Definition of elation in English:

elation

noun

  • Great happiness and exhilaration.

    ‘Richard's elation at regaining his health was short-lived’
    • ‘The effort and commitment meant the result offered accomplishment rather than elation.’
    • ‘We caught the shuttle back to Heathrow, and arrived back with our heads still dizzy with emotion, a mixture of elation and relief.’
    • ‘The trek entails moments of extreme discomfort as well as overwhelming joy and elation.’
    • ‘Mood may be labile, shifting from depression to euphoria or elation to fear and panic.’
    • ‘You feel everything from a nervousness bordering on paranoia to relief and - hopefully - elation.’
    • ‘I never knew it was possible to feel both elation and dread at the same time.’
    • ‘The feeling of elation and relief after completing the course was indescribable.’
    • ‘However, that elation has been mixed with some sadness as well.’
    • ‘There will be fab bands and, as stated, elation that has never before been felt.’
    • ‘Couldn't it be an illusion of people gone astray in elation and ecstasy?’
    • ‘Her temporary relief and elation was immediately washed away when she lifted her head again and looked around.’
    • ‘Eventually the finish line draws into view and it is at an end: a complex surge of relief and elation floods the veins.’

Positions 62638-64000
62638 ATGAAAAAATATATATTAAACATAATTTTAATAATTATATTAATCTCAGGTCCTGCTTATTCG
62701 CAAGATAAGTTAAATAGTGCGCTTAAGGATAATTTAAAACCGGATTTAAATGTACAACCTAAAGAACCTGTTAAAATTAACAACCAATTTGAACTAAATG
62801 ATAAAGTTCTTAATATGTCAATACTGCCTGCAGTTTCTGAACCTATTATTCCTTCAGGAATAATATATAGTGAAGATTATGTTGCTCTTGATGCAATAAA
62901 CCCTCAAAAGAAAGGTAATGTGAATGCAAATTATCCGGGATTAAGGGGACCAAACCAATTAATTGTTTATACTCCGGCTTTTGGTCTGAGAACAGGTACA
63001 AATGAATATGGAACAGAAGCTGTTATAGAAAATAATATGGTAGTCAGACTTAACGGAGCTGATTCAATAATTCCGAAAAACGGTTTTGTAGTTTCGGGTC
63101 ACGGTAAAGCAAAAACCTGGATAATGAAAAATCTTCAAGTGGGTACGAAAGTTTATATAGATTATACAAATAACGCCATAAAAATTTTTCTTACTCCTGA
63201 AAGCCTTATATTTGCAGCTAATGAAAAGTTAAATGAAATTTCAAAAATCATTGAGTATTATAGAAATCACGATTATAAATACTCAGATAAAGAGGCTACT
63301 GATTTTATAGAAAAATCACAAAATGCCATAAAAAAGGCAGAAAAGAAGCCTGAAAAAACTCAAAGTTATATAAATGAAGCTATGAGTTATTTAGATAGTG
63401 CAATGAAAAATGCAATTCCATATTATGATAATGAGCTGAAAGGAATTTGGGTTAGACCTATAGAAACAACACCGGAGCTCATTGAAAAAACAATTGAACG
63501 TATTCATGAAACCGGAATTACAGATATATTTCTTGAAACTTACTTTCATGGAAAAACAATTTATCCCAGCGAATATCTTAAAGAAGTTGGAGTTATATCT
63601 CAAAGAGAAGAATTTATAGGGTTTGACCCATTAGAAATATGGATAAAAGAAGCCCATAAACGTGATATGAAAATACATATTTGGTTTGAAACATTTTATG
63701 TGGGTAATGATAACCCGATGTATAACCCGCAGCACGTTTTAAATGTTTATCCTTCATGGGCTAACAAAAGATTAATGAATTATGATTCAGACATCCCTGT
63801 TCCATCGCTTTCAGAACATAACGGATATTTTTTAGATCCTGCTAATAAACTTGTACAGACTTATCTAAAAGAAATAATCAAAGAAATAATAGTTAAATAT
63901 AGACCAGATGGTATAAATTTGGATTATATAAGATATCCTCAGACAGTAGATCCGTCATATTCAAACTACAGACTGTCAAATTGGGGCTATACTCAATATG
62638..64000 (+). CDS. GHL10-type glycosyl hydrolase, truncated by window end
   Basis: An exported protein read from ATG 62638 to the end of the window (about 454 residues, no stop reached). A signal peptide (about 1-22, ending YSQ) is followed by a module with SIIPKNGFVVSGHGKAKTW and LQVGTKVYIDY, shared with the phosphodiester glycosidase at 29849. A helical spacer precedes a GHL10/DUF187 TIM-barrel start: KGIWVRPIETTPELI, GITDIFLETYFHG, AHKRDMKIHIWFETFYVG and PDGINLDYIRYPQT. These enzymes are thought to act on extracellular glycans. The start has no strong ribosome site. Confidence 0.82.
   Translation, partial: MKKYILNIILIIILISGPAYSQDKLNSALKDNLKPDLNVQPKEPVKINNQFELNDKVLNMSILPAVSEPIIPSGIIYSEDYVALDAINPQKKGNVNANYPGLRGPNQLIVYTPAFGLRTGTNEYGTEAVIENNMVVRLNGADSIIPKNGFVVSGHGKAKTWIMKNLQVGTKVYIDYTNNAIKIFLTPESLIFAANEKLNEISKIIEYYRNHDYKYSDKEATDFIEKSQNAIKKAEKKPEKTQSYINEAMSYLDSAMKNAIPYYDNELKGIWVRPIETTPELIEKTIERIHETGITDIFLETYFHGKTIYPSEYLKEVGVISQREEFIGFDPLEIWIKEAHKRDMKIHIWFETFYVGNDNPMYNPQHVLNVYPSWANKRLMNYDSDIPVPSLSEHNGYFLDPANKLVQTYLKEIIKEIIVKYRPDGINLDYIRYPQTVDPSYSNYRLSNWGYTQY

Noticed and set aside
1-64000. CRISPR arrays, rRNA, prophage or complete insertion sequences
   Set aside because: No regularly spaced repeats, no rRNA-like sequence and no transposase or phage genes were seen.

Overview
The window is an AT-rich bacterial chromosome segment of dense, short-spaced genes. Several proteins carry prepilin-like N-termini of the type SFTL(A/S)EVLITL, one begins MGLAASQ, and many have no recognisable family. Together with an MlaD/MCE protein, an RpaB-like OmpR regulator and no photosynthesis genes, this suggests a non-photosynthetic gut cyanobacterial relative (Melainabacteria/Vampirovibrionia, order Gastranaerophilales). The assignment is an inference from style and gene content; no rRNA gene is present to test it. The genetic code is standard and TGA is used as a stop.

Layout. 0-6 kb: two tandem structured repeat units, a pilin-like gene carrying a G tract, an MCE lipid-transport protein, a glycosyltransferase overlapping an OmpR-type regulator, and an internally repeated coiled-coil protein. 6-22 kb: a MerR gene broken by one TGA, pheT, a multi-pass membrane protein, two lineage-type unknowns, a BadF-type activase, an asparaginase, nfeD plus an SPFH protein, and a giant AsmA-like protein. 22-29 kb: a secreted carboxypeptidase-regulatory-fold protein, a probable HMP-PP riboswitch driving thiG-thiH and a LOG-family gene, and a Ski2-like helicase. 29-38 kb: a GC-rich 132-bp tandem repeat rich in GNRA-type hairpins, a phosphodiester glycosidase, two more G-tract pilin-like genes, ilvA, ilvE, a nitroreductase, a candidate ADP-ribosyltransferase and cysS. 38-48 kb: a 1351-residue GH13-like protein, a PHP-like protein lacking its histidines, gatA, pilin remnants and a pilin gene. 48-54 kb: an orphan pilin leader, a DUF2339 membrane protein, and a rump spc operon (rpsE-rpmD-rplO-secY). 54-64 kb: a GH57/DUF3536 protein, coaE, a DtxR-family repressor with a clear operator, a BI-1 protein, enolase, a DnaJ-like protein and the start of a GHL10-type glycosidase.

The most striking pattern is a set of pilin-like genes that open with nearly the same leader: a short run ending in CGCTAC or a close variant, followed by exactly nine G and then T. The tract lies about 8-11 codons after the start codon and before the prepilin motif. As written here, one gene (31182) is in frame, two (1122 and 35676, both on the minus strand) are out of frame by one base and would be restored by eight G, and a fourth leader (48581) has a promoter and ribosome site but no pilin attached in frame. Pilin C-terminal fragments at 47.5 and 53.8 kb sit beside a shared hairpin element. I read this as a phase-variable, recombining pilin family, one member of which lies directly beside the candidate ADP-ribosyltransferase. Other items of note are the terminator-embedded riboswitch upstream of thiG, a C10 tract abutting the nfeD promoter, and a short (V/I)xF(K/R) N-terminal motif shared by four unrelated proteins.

• ‘And together the group experienced elation and exhaustion as they slogged through stunning terrain.’
    • ‘My surge of elation was fleeting; I knew it was too good to be true.’
    • ‘Misery gave way to elation, however, when spears of sunlight rent the clouds, gilding the watery flatlands of Lewis.’
    • ‘As we made our way to the car, our feeling of elation quickly fizzled.’
    • ‘Laughter is a gift from the divine. It is the divine expressing joy and elation through us.’
    • ‘Taking off to places unknown, with your motorcycle for company and a feeling of elation can be a great experience.’
    • ‘It took me two months to work up the courage to ask her out and the relief and elation when she said yes was immeasurable.’
    • ‘My periods of distress and elation and my innumerable naps follow the pattern of jet lag, except I'm at home.’
    happiness, exhilaration, joy, joyousness, delight, glee
    View synonyms

Origin

Late Middle English: from Old French elacion, from Latin elat- ‘raised’, from the verb efferre (see elate).

Pronunciation

elation

/ēˈlāSH(ə)n//iˈleɪʃ(ə)n/